Nighttime visitors to downtown St. Paul are familiar with the dead zone.

They head to the event superblock that holds the Ordway, RiverCentre, Roy Wilkins Auditorium and Xcel Energy Center, or to the Lowertown scene, with CHS Field and the bars and restaurants near Mears Park. That quiet stretch in between? After 5 p.m., it's a no man's land — one that even City Council Member Rebecca Noecker, who represents the area, said she tends to avoid.

But a group of building and business owners along the quiet stretch hope to change that, debuting a plan Monday for what they call the "4th Street Market District." It would try to transform the street with new ground-floor retail, bike facilities, public art, lighting, landscaping and activities.

"There's a lot of investment" in downtown St. Paul, said Stephanie Weir, who works at the nonprofit St. Paul Smart Trips and will lead community outreach for the project. "Connecting it all up, having downtown as a whole be a place people want to visit, is really exciting."

The Market District concept does not yet have funding or a timeline. But the discussion among area property owners about how to change 4th Street has been going on for a couple of years. A report written in November after a workshop with business and building owners outlines additions and changes along three segments of the road, including limiting vehicle access in some places.

Illuminated panels and murals are suggested between Washington and Cedar streets, as are "active spaces," such as a place to play ping-pong in front of Landmark Towers and a splash pad at Rice Park. From Cedar to Sibley streets, the group wants a sculpture walk, public bathrooms and bicycle parking, and better use of the plaza in front of the federal courthouse. And between Sibley and Broadway, the building that once housed the Station 4 rock club should be redeveloped, alleys should have better pedestrian access and the Farmers Market should be expanded into the Union Depot plaza, the report says.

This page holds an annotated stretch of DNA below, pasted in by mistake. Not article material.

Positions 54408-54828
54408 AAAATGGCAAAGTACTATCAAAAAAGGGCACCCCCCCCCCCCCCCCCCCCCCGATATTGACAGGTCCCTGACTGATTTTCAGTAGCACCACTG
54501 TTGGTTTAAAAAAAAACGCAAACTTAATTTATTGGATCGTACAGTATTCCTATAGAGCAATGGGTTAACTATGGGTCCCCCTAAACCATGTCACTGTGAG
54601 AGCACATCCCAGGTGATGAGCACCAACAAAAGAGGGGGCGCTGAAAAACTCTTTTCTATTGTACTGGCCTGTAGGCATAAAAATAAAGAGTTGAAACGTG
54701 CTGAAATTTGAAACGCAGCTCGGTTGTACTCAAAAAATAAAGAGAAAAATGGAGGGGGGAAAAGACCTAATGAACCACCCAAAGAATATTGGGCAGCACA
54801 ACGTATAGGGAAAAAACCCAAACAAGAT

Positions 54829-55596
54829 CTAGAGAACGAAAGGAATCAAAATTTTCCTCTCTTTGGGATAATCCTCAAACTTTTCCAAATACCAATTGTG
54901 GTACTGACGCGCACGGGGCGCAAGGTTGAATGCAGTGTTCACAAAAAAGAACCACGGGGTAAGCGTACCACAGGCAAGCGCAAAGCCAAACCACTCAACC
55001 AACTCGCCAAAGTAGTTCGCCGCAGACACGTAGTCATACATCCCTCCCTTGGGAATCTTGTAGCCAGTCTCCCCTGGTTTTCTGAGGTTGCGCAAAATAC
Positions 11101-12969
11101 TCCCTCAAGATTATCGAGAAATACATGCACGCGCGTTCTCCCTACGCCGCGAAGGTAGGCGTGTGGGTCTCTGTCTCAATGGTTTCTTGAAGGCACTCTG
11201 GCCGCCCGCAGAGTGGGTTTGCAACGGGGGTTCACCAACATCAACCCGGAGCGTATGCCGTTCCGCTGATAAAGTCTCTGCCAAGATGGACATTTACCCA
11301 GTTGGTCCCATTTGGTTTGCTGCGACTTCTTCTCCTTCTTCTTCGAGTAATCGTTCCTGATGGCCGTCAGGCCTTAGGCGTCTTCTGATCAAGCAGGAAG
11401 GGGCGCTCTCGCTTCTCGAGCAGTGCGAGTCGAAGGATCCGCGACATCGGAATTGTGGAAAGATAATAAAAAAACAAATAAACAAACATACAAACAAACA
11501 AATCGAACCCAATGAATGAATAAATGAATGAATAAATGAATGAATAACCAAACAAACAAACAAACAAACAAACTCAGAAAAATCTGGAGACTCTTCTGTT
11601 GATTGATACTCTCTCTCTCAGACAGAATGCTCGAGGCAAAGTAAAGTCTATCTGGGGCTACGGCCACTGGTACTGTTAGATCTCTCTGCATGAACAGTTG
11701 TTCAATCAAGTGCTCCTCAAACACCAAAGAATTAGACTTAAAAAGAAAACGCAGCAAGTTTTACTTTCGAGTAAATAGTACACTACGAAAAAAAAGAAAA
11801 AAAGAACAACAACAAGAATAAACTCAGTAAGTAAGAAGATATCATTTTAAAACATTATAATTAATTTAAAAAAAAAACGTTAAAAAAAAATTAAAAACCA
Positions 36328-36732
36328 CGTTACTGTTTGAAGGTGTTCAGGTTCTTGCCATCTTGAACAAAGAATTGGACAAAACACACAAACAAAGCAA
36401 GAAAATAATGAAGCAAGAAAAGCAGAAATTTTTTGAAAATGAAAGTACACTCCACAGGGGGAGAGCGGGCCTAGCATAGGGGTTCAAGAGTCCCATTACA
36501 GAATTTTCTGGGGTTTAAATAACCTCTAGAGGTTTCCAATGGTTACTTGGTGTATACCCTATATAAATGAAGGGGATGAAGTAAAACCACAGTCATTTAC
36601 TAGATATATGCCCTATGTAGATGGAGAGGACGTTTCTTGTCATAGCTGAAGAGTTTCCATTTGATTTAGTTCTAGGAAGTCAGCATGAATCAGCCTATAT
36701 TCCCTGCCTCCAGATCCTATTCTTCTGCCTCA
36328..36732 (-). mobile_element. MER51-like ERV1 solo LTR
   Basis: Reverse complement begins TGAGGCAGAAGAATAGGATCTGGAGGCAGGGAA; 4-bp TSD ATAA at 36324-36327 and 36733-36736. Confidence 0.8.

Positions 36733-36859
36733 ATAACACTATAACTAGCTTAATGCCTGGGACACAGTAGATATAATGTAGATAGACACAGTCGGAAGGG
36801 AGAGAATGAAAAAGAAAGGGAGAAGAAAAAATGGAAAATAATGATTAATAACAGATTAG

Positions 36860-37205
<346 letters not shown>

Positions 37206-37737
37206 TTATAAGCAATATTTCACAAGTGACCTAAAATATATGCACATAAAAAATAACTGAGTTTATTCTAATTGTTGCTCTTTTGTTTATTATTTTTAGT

Unlike the continuous layout of Minneapolis' Nicollet Mall, the Fourth Street plan consists of varied designs and uses planned along the streetscape, Noecker said at a discussion of the project Monday, and would include designated space for bicyclists and pedestrians that would connect to the broader network of nearby trails.

Noecker said she sees the district as separate from the bicycling commuter loop planned around downtown. The 4th Street path, she said, would be for walkers and cyclists to "amble leisurely."

"It's about the walk being interesting and safe," Noecker said. While there is not a timeline for the project, she said she is "determined to move it forward urgently."

Lorraine Dixon, who owns Legacy Chocolates on 4th Street with her husband, Mark Dixon, said she has mixed feelings about the plan. She wants the area to be family- and cyclist-friendly, but said vehicles will still need access. She said she anticipates such concerns will be addressed as the plan advances.

Weir said she plans to start gathering public feedback this summer.

"There's definitely flexibility in it, and I think there's definitely room for more ideas," she said.

Cost unknown

It's unusual for a project to originate from the private sector rather than the city, said Tracey Kinney, with the Saint Paul Riverfront Corp., which is helping with the 4th Street effort. But she said the group of business and building owners wanted to continue the momentum that came with the Green Line light rail and CHS Field, as well as the renovation of Union Depot. The group raised $10,000 for the vision report.

"Often, as a city, we come up with ideas from the top down and try to come up with support for them," Noecker said, adding that it's exciting to have the reverse happen with this project.

Joe Ellickson, spokesman for the city's Public Works Department, echoed that sentiment. For now, he said city officials are just "listening and observing."

City staff will get more involved as the project progresses. The public and private sectors will have to dive into the details and make sure "the vision meets what's happening on the road," Kinney said, then come up with cost estimates.

The next stages of the project will likely be paid for with a combination of resources, including city money, cash from property owners and grants, said Joe Spartz, president of the Greater St. Paul Building Owners and Managers Association.